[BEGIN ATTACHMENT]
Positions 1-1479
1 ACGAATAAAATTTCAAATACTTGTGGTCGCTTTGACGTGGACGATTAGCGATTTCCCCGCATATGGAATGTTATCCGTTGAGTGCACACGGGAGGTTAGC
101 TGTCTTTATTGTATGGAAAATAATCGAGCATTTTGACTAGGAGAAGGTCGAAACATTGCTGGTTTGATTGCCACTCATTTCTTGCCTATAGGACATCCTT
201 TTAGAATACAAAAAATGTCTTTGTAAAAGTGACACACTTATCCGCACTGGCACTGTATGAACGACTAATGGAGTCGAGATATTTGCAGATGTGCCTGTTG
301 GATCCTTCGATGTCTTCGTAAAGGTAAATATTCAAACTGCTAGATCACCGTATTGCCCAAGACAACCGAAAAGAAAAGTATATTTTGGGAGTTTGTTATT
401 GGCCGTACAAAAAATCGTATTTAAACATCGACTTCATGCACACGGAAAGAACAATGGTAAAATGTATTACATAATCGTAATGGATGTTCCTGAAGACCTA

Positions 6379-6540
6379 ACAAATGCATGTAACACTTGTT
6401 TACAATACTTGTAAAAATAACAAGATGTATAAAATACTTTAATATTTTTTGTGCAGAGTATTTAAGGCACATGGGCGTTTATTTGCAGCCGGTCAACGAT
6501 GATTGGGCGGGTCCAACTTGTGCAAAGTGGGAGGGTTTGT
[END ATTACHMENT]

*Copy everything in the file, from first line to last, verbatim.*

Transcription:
Positions 1-1479
1 ACGAATAAAATTTCAAATACTTGTGGTCGCTTTGACGTGGACGATTAGCGATTTCCCCGCATATGGAATGTTATCCGTTGAGTGCACACGGGAGGTTAGC
101 TGTCTTTATTGTATGGAAAATAATCGAGCATTTTGACTAGGAGAAGGTCGAAACATTGCTGGTTTGATTGCCACTCATTTCTTGCCTATAGGACATCCTT
201 TTAGAATACAAAAAATGTCTTTGTAAAAGTGACACACTTATCCGCACTGGCACTGTATGAACGACTAATGGAGTCGAGATATTTGCAGATGTGCCTGTTG
301 GATCCTTCGATGTCTTCGTAAAGGTAAATATTCAAACTGCTAGATCACCGTATTGCCCAAGACAACCGAAAAGAAAAGTATATTTTGGGAGTTTGTTATT
401 GGCCGTACAAAAAATCGTATTTAAACATCGACTTCATGCACACGGAAAGAACAATGGTAAAATGTATTACATAATCGTAATGGATGTTCCTGAAGACCTA

Positions 6379-6540
6379 ACAAATGCATGTAACACTTGTT
6401 TACAATACTTGTAAAAATAACAAGATGTATAAAATACTTTAATATTTTTTGTGCAGAGTATTTAAGGCACATGGGCGTTTATTTGCAGCCGGTCAACGAT
6501 GATTGGGCGGGTCCAACTTGTGCAAAGTGGGAGGGTTTGT